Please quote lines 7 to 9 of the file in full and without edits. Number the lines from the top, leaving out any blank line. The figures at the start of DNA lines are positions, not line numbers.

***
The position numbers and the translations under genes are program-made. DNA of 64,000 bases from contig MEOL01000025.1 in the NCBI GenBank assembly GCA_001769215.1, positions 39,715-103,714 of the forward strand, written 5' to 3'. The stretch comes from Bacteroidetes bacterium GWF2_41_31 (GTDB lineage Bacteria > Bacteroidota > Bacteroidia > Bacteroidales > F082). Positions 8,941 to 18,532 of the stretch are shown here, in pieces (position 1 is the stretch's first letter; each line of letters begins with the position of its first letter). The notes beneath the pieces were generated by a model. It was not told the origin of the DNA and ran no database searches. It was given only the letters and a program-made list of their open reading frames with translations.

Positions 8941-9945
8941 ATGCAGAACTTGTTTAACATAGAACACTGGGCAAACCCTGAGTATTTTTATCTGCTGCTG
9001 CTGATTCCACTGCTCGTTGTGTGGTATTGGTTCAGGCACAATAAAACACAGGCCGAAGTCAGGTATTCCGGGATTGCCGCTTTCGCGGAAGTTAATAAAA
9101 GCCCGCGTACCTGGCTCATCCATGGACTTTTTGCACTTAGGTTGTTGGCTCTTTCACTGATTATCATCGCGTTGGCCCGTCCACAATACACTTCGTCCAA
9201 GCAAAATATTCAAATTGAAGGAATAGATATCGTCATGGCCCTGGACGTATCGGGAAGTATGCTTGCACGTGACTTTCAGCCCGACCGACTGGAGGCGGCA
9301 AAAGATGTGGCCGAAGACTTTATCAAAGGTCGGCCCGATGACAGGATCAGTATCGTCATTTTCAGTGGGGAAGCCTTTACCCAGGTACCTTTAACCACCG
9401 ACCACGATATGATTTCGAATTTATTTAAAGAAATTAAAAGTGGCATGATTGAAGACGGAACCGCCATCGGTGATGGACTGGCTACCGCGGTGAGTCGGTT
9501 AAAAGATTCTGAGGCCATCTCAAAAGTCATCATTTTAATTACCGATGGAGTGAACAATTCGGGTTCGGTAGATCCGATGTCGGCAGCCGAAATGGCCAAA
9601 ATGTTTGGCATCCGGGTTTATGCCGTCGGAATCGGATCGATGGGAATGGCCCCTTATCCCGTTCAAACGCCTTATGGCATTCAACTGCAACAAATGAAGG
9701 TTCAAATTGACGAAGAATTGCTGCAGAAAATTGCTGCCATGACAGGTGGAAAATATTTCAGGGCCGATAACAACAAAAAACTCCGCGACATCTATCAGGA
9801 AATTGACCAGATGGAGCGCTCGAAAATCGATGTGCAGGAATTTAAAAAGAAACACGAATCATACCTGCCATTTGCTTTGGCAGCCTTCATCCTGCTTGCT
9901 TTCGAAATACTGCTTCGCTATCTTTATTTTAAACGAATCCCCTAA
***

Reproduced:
9301 AAAGATGTGGCCGAAGACTTTATCAAAGGTCGGCCCGATGACAGGATCAGTATCGTCATTTTCAGTGGGGAAGCCTTTACCCAGGTACCTTTAACCACCG
9401 ACCACGATATGATTTCGAATTTATTTAAAGAAATTAAAAGTGGCATGATTGAAGACGGAACCGCCATCGGTGATGGACTGGCTACCGCGGTGAGTCGGTT
9501 AAAAGATTCTGAGGCCATCTCAAAAGTCATCATTTTAATTACCGATGGAGTGAACAATTCGGGTTCGGTAGATCCGATGTCGGCAGCCGAAATGGCCAAA